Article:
Vegetarian main course for Thanksgiving
- Laura Nov 13, 2005 05:55 PM
I've scanned the last month or so of posts on this section of the site, and haven't seen anything directly relating to this topic, so hopefully this won't be a repeat of something already posted. My apologies if it is. Anyway...
I am a picky vegetarian, who eats no meat, poultry, or seafood products, but is willing to eat dairy and eggs. I emphasize that I am picky because I don't want to waste anyone's time here, having them post a recipe that will probably make me cringe like a five year old (basically, I have the palette of a five year old). So, normally for Thanksgiving I just eat any of vegetarian sides that are made, which is absolutely fine with me. I love carbs, and Thanksgiving for a vegetarian is all about getting one's blood sugar so high as to practically need a trip to the emergency room. However, while I am fine with just sides, my sister, also a vegetarian though a less picky/less restrictive vegetarian than myself, will be joining us for dinner this year, thus causing my mother to believe we should have a vegetarian main dish.
So, my question for all of you is, what to make? I can't think of anything that doesn't involve a complex carbohydrate base, and it seems like it would be overkill to make something based around potatoes, pasta, rice, etc. Do you know of any good vegetarian recipes (and they don't have to be Thanksgiving related) that could fit the bill?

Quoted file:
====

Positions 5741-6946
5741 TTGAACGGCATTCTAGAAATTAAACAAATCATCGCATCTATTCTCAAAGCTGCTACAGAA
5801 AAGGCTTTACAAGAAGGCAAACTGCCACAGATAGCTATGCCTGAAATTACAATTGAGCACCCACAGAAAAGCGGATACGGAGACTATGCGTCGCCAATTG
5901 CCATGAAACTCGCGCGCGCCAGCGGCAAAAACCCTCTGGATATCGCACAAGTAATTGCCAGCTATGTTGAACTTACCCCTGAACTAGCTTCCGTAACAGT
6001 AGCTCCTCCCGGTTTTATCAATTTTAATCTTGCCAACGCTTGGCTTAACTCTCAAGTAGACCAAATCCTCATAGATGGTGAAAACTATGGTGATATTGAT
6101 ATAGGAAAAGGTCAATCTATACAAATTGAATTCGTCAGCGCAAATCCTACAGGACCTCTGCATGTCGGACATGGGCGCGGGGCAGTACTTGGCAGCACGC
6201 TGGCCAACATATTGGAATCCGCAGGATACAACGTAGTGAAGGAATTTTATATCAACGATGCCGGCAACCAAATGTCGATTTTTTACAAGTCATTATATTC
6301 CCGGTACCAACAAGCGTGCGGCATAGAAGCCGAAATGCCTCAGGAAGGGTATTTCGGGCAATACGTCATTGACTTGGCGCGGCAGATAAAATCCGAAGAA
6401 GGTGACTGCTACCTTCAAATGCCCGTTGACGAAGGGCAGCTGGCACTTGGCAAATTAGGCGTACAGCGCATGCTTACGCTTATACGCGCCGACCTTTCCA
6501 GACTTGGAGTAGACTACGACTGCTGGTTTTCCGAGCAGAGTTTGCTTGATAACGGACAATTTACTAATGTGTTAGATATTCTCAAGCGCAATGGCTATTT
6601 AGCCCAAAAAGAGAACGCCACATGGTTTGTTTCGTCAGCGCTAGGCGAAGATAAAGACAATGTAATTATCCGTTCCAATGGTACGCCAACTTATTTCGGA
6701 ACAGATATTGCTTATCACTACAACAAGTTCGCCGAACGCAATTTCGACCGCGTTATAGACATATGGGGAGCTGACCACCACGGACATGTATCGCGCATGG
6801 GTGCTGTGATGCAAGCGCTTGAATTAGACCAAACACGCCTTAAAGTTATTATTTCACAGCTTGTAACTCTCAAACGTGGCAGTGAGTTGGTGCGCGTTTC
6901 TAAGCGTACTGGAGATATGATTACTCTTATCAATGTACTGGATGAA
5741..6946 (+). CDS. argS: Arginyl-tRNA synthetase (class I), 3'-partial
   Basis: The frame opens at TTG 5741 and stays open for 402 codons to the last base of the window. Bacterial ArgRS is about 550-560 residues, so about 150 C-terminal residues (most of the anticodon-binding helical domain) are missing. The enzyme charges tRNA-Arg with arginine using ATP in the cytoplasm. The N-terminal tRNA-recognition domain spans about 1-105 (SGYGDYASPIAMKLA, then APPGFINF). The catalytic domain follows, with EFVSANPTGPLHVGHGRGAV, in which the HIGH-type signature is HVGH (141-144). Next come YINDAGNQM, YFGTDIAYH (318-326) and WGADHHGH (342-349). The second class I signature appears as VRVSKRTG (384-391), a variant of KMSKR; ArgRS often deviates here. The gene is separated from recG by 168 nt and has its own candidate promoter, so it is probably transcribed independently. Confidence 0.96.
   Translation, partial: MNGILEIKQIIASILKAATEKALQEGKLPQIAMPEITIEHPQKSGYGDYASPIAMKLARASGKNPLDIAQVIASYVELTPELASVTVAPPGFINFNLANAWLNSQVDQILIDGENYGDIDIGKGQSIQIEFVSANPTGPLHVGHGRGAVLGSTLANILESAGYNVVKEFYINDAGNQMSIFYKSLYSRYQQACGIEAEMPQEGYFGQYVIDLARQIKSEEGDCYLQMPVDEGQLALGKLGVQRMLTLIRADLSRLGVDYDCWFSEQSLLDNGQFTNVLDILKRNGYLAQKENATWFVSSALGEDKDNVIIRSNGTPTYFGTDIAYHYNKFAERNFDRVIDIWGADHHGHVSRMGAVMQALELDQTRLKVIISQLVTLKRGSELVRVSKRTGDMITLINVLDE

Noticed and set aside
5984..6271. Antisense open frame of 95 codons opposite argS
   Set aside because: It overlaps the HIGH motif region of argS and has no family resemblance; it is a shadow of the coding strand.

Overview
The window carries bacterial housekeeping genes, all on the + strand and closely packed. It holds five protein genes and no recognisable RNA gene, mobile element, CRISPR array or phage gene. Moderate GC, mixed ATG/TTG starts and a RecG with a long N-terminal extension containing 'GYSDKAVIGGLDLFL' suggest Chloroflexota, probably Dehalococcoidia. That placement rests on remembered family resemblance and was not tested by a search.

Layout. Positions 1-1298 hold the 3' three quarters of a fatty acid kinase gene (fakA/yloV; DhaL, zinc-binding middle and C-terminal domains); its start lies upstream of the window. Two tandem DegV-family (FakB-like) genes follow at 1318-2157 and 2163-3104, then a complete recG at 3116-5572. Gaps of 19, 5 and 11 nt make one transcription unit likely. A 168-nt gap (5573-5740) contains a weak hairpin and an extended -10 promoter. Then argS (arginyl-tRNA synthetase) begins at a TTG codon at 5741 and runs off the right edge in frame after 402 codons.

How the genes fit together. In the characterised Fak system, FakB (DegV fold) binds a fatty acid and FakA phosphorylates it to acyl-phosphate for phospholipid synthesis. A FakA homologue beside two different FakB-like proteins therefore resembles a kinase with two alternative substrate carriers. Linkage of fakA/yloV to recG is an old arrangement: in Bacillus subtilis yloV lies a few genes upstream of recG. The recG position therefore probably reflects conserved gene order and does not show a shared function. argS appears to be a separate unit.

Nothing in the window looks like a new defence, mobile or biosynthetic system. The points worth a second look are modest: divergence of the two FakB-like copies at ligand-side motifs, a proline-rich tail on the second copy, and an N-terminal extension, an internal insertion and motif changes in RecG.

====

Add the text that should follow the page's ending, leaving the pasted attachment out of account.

Let me clarify what probably won't work: I am not looking for any kind of loaf, any kind of spicy thing, anything based around squash, spinach, asparagus, or eggplant, or Tofurky.
Any and all suggestions you have would be greatly appreciated as I am having trouble getting inspired to cook anything within these parameters since, as I mentioned above, I am completely happy with simply eating sides as I've done for the last 12 years. Thanks in advance!
I would roast a bunch of vegetables that you do like. I would roast broccoli, beets, zucchini etc. Roast them with a bunch of olive oil and kosher salt. These will go great with all of the traditional Thanksgiving sides.
Do you like beans? Because you could serve some homemade baked beans (add some puff pastry cut-outs on top if you need to fancy it up) - they go well with Thanksgiving sides.